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How important is a minor?

  1. Jan 11, 2015 #1
    I'm currently specializing in Physics and am also looking to possibly complete a minor in Microbiology. I have completed a lot of courses in the latter field so far, and only need 4 more to to get the minor (I'm only in 2nd year).

    With that being said, the problem is that I will essentially be using all my remaining electives on these courses to complete a minor when I want to supplement my Physics module with more Math courses (and possibly other fields I'm interested). The Physics program has multivariable calculus, ODE & PDE, and linear algebra I, but lacks other important ones like complex variables, numerical analysis, linear algebra II, continuum mechanics, statistics.

    Without trying to ramble on much longer, my main questions are:

    How important are the latter courses named in providing a student with a solid mathematical background? Are there any others in particular that a student should take?

    How important is the formal distinction of minor, especially when it's in a completely different field than your main program (i.e. Physics vs Microbiology)? My main reason for wanting the minor is simply because I'd like to do work in Mathematical Biology possibly in the future, and having some core courses would at least indicate I have some background to future research groups/supervisors. I am also interested in the content itself anyways and don't mind taking the courses, but could really otherwise care less about the minor title.

    Any advice would great!
     
  2. jcsd
  3. Jan 11, 2015 #2

    Quantum Defect

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    It sounds like you are interested in graduate school. Talk to people who look like the scientist you would want to be, to see which courses they think would be more useful to you. I would say that having an official "minor" is less important than having whatever content knowledge would be useful. I don't think that having fulfilled a particular university's requirements for a minor is as important as having the knowledge and experience that would be useful to you in your future research career.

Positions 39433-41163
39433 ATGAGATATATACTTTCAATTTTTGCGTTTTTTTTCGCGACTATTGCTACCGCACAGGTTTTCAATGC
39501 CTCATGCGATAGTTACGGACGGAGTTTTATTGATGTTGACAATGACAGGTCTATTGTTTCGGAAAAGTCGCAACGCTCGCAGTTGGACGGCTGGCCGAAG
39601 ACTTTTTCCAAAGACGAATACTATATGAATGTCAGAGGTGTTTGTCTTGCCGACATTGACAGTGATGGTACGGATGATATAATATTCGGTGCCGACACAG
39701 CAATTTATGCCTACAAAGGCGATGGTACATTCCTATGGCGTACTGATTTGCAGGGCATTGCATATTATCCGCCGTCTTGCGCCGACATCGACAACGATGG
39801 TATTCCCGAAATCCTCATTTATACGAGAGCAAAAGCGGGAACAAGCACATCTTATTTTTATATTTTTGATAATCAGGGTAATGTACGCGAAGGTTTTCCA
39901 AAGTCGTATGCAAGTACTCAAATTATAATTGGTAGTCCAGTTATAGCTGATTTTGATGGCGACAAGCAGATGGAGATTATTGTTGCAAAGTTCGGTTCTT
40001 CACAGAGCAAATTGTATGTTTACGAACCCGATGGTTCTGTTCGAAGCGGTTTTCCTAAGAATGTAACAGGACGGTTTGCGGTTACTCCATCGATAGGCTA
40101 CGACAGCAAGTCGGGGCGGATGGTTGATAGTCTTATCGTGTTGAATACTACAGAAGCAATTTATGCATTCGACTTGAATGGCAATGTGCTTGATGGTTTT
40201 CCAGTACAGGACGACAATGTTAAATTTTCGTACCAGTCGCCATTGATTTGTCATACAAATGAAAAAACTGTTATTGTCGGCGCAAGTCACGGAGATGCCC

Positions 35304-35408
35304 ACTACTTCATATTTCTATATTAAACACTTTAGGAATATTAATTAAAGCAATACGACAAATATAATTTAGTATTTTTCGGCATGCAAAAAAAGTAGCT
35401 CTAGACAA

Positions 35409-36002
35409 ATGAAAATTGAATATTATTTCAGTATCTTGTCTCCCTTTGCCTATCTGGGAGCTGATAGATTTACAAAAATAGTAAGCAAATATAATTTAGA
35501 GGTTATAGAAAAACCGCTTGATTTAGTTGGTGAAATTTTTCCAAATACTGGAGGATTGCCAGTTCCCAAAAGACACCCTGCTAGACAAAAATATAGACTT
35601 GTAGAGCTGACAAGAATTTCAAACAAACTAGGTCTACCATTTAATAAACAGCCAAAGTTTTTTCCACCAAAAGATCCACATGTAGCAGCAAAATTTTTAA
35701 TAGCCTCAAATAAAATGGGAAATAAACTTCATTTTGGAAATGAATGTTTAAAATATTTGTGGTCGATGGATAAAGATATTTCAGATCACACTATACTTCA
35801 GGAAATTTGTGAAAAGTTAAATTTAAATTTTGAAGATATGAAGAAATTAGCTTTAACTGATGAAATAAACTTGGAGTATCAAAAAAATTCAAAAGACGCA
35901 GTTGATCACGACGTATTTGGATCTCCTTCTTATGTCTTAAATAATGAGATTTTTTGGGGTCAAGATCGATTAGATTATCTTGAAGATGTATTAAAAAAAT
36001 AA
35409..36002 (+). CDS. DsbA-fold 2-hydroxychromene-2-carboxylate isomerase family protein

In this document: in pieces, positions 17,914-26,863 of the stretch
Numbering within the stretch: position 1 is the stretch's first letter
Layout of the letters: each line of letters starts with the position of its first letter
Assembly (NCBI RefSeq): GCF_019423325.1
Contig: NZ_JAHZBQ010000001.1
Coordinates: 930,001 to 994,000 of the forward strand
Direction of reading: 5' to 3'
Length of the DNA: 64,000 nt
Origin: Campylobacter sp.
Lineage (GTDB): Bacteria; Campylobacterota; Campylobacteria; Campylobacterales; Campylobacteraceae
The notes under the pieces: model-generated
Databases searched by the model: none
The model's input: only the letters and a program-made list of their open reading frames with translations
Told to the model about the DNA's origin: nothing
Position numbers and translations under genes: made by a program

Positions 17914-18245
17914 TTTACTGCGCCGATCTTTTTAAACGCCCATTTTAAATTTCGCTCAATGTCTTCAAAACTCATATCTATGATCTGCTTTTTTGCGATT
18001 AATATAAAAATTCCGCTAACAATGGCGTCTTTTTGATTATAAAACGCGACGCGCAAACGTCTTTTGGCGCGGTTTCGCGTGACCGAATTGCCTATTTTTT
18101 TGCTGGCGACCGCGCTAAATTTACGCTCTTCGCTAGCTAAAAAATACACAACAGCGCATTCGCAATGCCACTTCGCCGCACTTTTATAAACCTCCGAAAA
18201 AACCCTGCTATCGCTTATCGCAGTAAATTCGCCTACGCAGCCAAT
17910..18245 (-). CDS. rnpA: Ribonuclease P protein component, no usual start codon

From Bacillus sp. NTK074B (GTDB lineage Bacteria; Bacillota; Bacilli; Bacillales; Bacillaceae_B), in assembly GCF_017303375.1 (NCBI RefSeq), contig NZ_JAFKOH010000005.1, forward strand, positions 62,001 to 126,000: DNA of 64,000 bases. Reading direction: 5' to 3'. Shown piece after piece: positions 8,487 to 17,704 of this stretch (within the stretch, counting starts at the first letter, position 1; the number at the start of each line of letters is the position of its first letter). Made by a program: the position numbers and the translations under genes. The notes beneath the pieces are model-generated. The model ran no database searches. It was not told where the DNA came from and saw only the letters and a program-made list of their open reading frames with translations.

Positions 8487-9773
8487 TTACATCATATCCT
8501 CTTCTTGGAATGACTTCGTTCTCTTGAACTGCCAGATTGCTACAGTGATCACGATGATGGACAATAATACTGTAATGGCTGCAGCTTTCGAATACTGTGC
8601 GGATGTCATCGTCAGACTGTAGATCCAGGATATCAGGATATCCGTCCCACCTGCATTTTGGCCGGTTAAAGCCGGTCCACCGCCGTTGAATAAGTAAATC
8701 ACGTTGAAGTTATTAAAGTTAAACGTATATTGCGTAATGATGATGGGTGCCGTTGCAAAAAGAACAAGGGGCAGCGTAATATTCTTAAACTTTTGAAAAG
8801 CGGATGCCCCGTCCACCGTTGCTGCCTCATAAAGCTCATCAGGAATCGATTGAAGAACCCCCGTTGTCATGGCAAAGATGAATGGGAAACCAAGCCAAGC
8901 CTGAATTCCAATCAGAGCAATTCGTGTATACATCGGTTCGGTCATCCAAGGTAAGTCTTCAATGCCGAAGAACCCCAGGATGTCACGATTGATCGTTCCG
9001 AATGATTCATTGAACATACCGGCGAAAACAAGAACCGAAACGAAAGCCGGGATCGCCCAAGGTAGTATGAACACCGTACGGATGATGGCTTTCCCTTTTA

4. Jan 11, 2015 #3
    I would agree that the minor is probably not necessary if you are interested in mathematical biology or even biophysics. I had similar aspirations to minor in biology as a physics major interested in biophysics but changed my mind after speaking with a biophysicist at my university. She told me that she never took a biology course as an undergrad or even as a graduate student. It is pretty easy to pick up the biology stuff on the fly... If you need to know something specific about proteins for example, just look it up in a biology book.

    I don't think you necessarily need to take a bunch of biology courses, but if you are interested then go for it. My advice would be to put important math/physics courses above your biology courses when it comes to scheduling. If you are interested in grad school, research experience will be the most important thing. Try to get involved in mathematical biology research at your school and look around for summer REU's. With an REU or two under your belt, you will be golden no matter how many biology courses you've taken.
     
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